The modern Smith & Wesson 632 revolvers are a pair of J-frame revolvers chambered for the high-pressure .327 Federal Magnum cartridge.Â One of the 632 revolvers was discontinued within two years of introduction, while the other has been in continuous production since 2009.
Both revolvers target the concealed carry market but from different angles.
S&W 632 PS
Officially introduced at the 2009 SHOT Show, details on the 632 PS leaked out in January 2008.Â It is a small-framed revolver that holds six rounds in the cylinder.
The 632 PS has a 3″ ported barrel using the Smith & Wesson PowerPort technology.Â The port is on the top side of the barrel, forward of the front sight ramp.Â Because of this, the sight radius on the gun is about 1/2″ shorter than one might expect on a 3″ barreled revolver.
Unlike some of the other J-frame revolvers, the 632 PS has a full-length extractor rod.Â The underlug is long enough to fully protect the extractor rod
Similar to the NightGuard line of revolvers, the S&W 632 PS has a matte black finish.Â The front sight is a pinned ramp.Â The rear sight is an adjustable, target-style sight.
This model 632 uses an exposed hammer, which allows the owner to shoot in double-action or single-action mode.
At the 2009 SHOT Show, I got a chance to handle this gun.Â I had been hoping to see a J-frame in .327 Magnum, but this was not the gun I envisioned.Â I was hoping for something more like the 642 revolvers, and this was not it.Â However, I found myself liking the gun more that I thought I would.
The first thing that struck me is the cylinder seemed much thinner than what I was expecting.Â I thought I would pick up the gun and see a cylinder roughly the same size as a Model 10 in .38 Special.Â Not so.Â The cylinder is definitely less bulky, and it still puts six of the magnum rounds at your disposal.
It had a decent trigger, good sight picture, and felt good in my hand.
However, I had a serious problem with this gun. Like most modern Smith and Wesson revolvers, it has the internal lock.Â There have been demonstrable problems with the internal locks, and I cannot recommend any of the company’s guns that have one installed.
I left the show thinking that if S&W made this revolver without the lock and with a non-ported plain 2″ to 2.5″ barrel with the internal hammer, they would not be able to keep up with demand.Â As it turned out, I had to wait until the 2010 SHOT Show to see the gun I wanted.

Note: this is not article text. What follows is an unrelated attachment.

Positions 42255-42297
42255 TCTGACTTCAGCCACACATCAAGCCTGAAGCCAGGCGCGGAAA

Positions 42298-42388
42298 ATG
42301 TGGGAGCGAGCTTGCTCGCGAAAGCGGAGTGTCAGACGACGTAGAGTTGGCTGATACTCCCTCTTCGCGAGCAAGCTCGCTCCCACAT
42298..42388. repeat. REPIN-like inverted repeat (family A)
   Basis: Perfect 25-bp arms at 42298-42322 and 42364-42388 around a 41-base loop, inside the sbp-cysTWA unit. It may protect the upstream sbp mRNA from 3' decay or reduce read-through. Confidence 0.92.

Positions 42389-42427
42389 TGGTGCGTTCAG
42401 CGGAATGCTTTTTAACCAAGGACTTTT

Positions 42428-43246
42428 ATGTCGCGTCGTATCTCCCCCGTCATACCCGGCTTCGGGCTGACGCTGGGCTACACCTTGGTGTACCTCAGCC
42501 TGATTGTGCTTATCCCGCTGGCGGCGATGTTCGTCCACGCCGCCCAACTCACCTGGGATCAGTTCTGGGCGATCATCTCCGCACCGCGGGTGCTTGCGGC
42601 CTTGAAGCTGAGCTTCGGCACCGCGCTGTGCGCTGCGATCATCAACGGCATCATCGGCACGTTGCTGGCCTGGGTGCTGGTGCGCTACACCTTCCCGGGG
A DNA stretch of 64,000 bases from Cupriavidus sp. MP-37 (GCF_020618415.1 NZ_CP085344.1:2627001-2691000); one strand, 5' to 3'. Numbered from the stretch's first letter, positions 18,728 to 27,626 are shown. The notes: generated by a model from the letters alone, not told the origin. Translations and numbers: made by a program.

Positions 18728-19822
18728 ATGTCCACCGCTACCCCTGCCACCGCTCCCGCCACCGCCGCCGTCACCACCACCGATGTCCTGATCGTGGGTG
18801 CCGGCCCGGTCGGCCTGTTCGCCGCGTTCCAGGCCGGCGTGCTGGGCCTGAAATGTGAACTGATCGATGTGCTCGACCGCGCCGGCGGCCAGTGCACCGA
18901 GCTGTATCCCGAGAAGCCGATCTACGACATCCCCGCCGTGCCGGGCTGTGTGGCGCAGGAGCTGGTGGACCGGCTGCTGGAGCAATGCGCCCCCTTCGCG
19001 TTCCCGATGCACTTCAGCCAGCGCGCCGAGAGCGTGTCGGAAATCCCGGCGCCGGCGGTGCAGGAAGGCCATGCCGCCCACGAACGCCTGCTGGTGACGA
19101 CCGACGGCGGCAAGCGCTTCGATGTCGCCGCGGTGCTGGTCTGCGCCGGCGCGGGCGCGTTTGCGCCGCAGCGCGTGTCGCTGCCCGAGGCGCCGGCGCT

At the time I am writing this (September 2013,) this gun is still in the Smith & Wesson catalog.Â It is listed as the “632” though it is also referred to as “632 Pro Series – PowerPort.”
S&W 632 Pro Series – Night Sights
The 632 was a J-frame, “hammerless” revolver with a 2 1/8″ barrel.Â The cylinder held six rounds of the potent .327 Magnum.Â The frame was stainless steel and the guns weighed only 23 ounces (unloaded).
Unlike many other J-frames, the model 632 had tritium, three-dot sights which made for a good sight picture.Â Additionally, the sights were dovetailed, meaning adjustment or replacement was feasible.
This model 632Â did not have an internal lock.
Smith & Wesson literature alternately referred to this gun as 632, 632 Pro, 632 Pro Series and 632 Night Sights.Â These various names caused an unfortunate amount of confusion.Â When talking about the 632, no one knew which gun you meant.Â For an added layer of complexity, there was another Smith & Wesson 632 revolver that saw production in the early 1990’s.Â Those guns were chambered in .32 H&R Magnum, and marked “.32 Magnum.”
The 632 felt good in my hand, as do all of the 640/642 style revolvers Smith & Wesson makes.Â The three-dot sights are a vast improvement over the fixed ramp front and narrow rear notch that many of the J-frames wear.
A lot of people are skeptical of the .327 Magnum cartridge, but I think this round has a lot of possibilities as a defensive load.Â This model 632 is exactly what I hoped S&W would introduce in 2009.Â MSRP was $916.
Unfortunately, this gun is no longer in production.Â I do not have an exact date the gun was pulled from production, but it looks like it was pulled in 2012.